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The Tel Aviv Museum of Art has misplaced 624 works from its permanent collection, the Tel Aviv municipal comptroller revealed in a recent report.

The museum employs outdated techniques in monitoring its collection, the report found, raising the likelihood of artwork going missing.

Museum administrators were unable yesterday to say which, if any, of the works have been lost, or whether they had simply been overlooked due to a registration error.

"We are currently working to identify the works in question," a museum official said. "As for the misplacement of pieces, every museum curator knows the location of artworks under his authority at any given moment."

The museum is required to conduct an inventory every eight months, but records show none has been made since 1992. Before that, the last count was performed in 1975. A comparison between the two inventories turned up a discrepancy of hundreds of works, among them 485 original pieces.

Comptroller Haia Horowitz wrote in the report, released in January, that the museum continues to use antiquated registration methods rather than the computerized systems common in many museums today. Horowitz found that 13 sculptures in the museum's collection are currently unidentified, their descriptive tags having been misplaced.

A statement from the museum said it is currently conducting a full count of its collection.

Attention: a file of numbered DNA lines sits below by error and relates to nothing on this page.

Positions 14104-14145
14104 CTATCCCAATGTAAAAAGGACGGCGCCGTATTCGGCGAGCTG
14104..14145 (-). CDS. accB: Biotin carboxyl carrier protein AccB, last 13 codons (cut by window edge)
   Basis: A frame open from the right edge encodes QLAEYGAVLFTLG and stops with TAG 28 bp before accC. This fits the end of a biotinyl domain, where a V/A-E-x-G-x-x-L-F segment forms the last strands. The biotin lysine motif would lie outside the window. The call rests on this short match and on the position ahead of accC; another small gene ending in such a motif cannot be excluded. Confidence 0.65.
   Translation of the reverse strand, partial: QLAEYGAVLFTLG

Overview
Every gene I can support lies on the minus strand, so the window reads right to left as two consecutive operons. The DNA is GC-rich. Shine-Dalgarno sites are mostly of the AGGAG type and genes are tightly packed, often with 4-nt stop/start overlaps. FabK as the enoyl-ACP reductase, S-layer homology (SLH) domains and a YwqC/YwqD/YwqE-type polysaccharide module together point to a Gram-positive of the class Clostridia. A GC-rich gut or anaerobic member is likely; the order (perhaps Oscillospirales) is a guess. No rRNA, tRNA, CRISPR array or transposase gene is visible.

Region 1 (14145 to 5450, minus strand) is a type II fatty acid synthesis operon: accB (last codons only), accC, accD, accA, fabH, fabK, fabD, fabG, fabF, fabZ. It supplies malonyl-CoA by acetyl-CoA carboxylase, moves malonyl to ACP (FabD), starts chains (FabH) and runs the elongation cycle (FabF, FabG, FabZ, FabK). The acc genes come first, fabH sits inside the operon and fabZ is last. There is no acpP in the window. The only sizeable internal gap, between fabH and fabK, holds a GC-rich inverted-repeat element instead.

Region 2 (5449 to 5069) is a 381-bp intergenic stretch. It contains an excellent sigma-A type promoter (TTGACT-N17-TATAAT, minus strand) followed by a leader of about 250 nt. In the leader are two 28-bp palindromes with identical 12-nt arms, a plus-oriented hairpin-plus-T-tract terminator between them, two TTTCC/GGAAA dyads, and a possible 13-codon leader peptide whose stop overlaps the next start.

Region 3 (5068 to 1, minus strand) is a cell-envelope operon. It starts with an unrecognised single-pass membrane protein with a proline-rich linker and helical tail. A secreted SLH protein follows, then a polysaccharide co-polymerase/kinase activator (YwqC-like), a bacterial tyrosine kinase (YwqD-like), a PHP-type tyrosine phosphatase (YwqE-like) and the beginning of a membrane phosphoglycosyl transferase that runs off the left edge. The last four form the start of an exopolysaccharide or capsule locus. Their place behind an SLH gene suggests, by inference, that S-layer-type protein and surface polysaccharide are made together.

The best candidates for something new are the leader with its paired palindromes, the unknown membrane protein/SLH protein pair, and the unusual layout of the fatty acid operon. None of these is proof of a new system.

The museum's collection includes 34,000 works from world-class figures like Pablo Picasso, Henri Matisse and Gustav Klimt, as well as renowned Israeli artists such as Reuven Rubin and Leah Nikel. The collection's total value is estimated at hundreds of millions of dollars.

Full-time pay, four-day week

The comptroller also found that Mordechai Omer, the museum's director and chief curator, had until recently been receiving a full-time salary even though he worked only four days a week.

The report found he had been working without a contract since at least as early as 2003. Until his recent retirement, Omer taught once a week in the art history department of Tel Aviv University and was curator of the university's Genia Schreiber Art Gallery.

The comptroller also said that Tel Aviv Mayor Ron Huldai's dual role as mayor and chairman of the board could constitute a conflict of interest. As chairman of the board, Huldai selects the members of the museum's public administration, which is responsible for overseeing the institution's director.

The Tel Aviv Museum of Art is a municipal corporation of the Tel Aviv-Jaffa municipality, and therefore operates under its direct authority. Fifty percent of the museum's budget comes from public funds, most from the municipality and the rest from the Culture and Sports Ministry. Around 10 percent of its funding comes from private donations.